David Oliver: Doctors with drink problems deserve helpBMJ 2019; 365 doi: https://doi.org/10.1136/bmj.l4057 (Published 12 June 2019) Cite this as: BMJ 2019;365:l4057
- David Oliver, consultant in geriatrics and acute general medicine
Follow David on Twitter: @mancunianmedic
On Victoria Derbyshire’s BBC Radio 5 show in 2011, a report on alcoholism featured a live on-air conversation with an anaesthetic trainee using the pseudonym of Rachel, who had contacted the show.1 She was in great distress, brought to her knees by alcohol addiction. While awaiting a taxi to residential rehabilitation she opened another can on air, hoping to stave off withdrawal.
Doctors are more susceptible to substance misuse and addiction than the general population,2 and in the NHS increasing numbers have been seeking help from specialist services.3 Workload, working conditions, staffing gaps, emotional demands, and perfectionism leave doctors at high risk of mental health problems and burnout. A 2019 BMJ Open study of 417 NHS doctors found 44% resorting to binge drinking, 5% meeting the criteria for alcohol dependence, and others using food or recreational drugs as coping strategies for occupational stress.45 Our medical knowledge of the problems of addiction seems to be no defence.
When “Rachel” appeared on the show again in 2012 she was living sober, seemed much happier, and was planning to return to work.6 But in 2014 the show reported that she had relapsed and died from her addiction. A deeply moving phone-in followed in which several middle class, professional women called in, identifying strongly with the story.78 They described their own fear, shame, and desperation in their supposedly well hidden battles with alcohol. The mismatch between their professional front and their private struggle was stark—as was the difficulty in coming clean to employers or colleagues and the guilt of knowing that it was affecting crucial work. Alcohol and drug addiction spare no group.
Once doctors are struggling, it’s double jeopardy. The stressors already inherent in the job are compounded by those of having a secret drinking problem: anxiety about letting patients, colleagues, and yourself down, worries about its effect on your own health or personal relationships, and the fear of it coming to light.
Imagine the burden of turning up to work each day in a patient facing role, having dozens of interactions with so much potential to affect people’s lives, having to train and support junior staff, having to project a professional front, and yet feeling as though you have no business being there. Or maybe you’re an academic, lecturing big audiences while feeling barely able to hold it together.
The fear of being discovered would be constant. The medical knowledge of how alcohol withdrawal works might, perversely, keep doctors drinking for longer. Then there’s the fear of going to your own GP to seek help with detoxification and the concern that it will be on record.
On the other hand, if the problem does come to light—if it’s noticeable at work or doctors are arrested for drink driving or another offence and the General Medical Council (GMC) is notified—a whole new cycle of fear will be activated. And, although NHS occupational health services offer confidential help, they also have a duty to the employing organisation around doctors’ ability to work safely. Fear of consequences may deter some from seeking advice, and people in active alcoholism are often very fearful.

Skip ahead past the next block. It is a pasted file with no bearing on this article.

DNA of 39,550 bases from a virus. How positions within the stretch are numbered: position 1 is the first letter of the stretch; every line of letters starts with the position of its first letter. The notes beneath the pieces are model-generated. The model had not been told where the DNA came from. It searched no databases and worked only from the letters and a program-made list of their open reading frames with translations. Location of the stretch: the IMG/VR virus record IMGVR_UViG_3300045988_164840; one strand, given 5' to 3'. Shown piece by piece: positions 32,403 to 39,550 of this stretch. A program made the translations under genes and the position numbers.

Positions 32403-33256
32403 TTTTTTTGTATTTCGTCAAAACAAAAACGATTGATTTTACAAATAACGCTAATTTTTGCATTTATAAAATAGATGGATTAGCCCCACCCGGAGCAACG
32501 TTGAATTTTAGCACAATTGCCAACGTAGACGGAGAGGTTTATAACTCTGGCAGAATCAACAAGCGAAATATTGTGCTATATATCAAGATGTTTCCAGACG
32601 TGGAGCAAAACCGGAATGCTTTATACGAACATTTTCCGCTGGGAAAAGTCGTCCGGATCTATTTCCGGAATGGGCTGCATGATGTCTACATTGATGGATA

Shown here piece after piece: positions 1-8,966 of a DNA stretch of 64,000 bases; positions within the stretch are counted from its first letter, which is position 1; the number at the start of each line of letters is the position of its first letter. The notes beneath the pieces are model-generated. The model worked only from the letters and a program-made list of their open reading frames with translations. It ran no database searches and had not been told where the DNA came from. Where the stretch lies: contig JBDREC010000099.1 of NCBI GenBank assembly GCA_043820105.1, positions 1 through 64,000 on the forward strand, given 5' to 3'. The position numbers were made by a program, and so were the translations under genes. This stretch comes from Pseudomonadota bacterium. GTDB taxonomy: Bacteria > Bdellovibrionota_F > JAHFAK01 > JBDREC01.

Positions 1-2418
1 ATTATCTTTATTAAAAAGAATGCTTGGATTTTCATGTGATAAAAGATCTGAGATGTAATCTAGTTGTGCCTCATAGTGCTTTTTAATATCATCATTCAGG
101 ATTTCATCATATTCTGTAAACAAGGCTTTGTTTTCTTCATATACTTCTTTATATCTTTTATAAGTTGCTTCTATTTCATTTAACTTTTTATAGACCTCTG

Of course, there’s a public protection issue with drink or drug addicted doctors, and both the GMC and employers have responsibilities, although it’s rare for the GMC to strike doctors off for drug or alcohol problems if they’ve sought help.9 The post-Shipman regulations have tightened up vigilance, regulation, and referral for intervention—even for medical undergraduates.10
But many professionals with alcohol problems do recover, maintain lifelong sobriety, and go on to deliver excellent care for many years. NHS doctors are a scarce resource, trained mainly at public expense. We must surely do all we can to retain and support them.
The NHS Practitioner Health Programme11 offers confidential support to doctors with addiction problems and has a formal understanding with the GMC. It’s now been extended to include GPs (but not hospital doctors) outside London. The British Doctors and Dentists Group12 also offers confidential peer support and groups. And the huge international fellowship of Alcoholics Anonymous13 offers meetings and literature. Health practitioners are no strangers to its rooms, but, as the fellowship is based on anonymity, you’d have to go to find out.
It’s good to see that England’s health secretary, Matt Hancock, has offered immediate mental health and wellbeing support for staff.1415 And the recent NHS People Plan openly acknowledges that NHS staff are leaving or reducing hours because of workplace stress, related mental health problems, and lacking support for wellbeing.516
It’s also good that we’re now seeing more frequent conversations on these issues in the NHS workforce. But my guess is that it’s still easier to admit to, say, a physical health problem or even depression and to find sympathy and understanding than it is to admit to being addicted to alcohol or drugs.
Competing interests: See bmj.com/about-bmj/freelance-contributors.
Provenance and peer review: Commissioned; not externally peer reviewed.